Jamaica’s railway system was created in the 1840s and was the first of its kind in the British West Indies. For the past 30 years, it has remained unused. However, Minister of Transport and Mining Audley Shaw has announced plans to restore the railway system so that the country can take advantage of the multitude of financial activities available to it. Tourism was named as one of the primary industries that would benefit from the reintroduction of the railways, and it wouldn’t be the first time the system has been used to attract visitors.
Shaw said that many people want the train to come back, as it was very popular with tourists in the past. Feasibility studies have continued to support this claim, and the Minister believes that the country has an obligation to reopen the railway. The system would reopen in phases, beginning with a leg from Montego Bay to Appleton Estate with interesting stops along the route. This first leg would be specifically aimed at tourists and would be beneficial to Jamaica’s famous Appleton Estate Rum industry.
“The same way we are expanding our airports, we also want to revive our railway system here in Jamaica. Our railway system [which was closed 30 years ago] is one of the oldest railways in the western hemisphere and has a very rich history,” Shaw said. Shaw explained that the intention of the first leg’s restoration is to increase community tourism and bring money into the businesses along the route.
The reopening of the railways would be a unique way to see the countryside of Jamaica and would offer travelers a new way to see the country. Jamaica is an island with more to offer than just sunshine, white-sand beaches, and all-inclusive resorts. The interior of the island has scenic mountains that beg to be explored. Taking a train ride through the mountains would be a great way to see a different side of Jamaica that most visitors never even think about.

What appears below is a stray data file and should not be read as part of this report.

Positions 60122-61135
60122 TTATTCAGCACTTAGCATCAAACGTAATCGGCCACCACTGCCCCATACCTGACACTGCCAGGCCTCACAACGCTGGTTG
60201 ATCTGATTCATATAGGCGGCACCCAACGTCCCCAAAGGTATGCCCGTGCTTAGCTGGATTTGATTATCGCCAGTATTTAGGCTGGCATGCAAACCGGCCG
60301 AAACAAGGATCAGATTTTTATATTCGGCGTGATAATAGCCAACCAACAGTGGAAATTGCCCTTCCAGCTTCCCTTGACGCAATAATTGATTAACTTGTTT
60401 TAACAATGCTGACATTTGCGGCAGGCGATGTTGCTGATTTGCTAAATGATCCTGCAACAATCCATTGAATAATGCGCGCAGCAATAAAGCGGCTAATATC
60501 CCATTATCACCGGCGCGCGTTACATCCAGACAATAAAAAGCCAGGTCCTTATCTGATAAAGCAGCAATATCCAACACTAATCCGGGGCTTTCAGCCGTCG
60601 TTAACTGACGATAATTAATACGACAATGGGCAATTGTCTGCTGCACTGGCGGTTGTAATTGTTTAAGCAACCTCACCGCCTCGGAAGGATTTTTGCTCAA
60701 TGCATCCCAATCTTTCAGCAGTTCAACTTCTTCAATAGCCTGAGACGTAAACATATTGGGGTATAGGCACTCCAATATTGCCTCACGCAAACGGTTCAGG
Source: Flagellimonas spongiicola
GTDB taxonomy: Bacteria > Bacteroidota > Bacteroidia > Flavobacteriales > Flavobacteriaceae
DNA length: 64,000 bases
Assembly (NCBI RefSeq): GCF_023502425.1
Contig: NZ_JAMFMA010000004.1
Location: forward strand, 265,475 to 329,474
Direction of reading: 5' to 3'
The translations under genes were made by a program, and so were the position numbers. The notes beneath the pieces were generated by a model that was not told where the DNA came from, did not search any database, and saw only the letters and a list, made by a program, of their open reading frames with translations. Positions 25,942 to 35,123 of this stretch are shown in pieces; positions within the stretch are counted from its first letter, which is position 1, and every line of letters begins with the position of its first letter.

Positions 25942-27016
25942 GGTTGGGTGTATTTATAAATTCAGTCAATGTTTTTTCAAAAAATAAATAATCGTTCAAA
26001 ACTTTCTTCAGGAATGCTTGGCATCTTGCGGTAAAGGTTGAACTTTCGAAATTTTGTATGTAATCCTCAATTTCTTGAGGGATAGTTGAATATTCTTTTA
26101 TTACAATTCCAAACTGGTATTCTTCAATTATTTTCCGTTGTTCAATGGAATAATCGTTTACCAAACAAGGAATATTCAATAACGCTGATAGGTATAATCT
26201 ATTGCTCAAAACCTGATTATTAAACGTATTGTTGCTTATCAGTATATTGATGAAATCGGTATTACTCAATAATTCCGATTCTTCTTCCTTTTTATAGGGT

When the train ran between Kingston and Montego Bay in years past, it would take about 5 ½ hours to make the 113-mile journey. During the trip, the train would travel through some of the island’s most remote areas. The most popular journey that visitors typically took advantage of was the journey from Montego Bay to Appleton Estate, which coincides with the planned first phase of the railway’s revival.
2018 Minister of Transport and Mining Robert Montague also pushed for the revival of the railway system. “The rail service is long overdue and can be a real game-changer for tourism, particularly on the south coast. Not only will it assist in diversifying our tourism offerings, but it can significantly boost the earning potential of our local vendors who ply their trade between Montego Bay and the south coast,” Montague said. “When the railway was up and running, the Appleton leg of the tour, which started from Montego Bay, was very popular and was probably the number-two or -three attraction in the country.”
The plan to bring the railways back to life has been in the works for some time now and is receiving another push amidst the updates to Jamaica’s airports. The government of Jamaica signed a non-binding memorandum of understanding with the United States company Herzog International in 2016 to resurrect the railway service on sections of the island. Now that the railway system is being revived and fast-tracked, transportation will improve and positively impact the economy through the boost to tourism and other sectors such as cargo shipping.
Jamaica is aware of how vital the tourism industry is for their country, and the country is doing everything in its power to ensure that it can keep pace with the growing demand for visitors wishing to explore all it has to offer. With the reinstatement of the railways, visitors will have yet another way to see this beautiful island nation.
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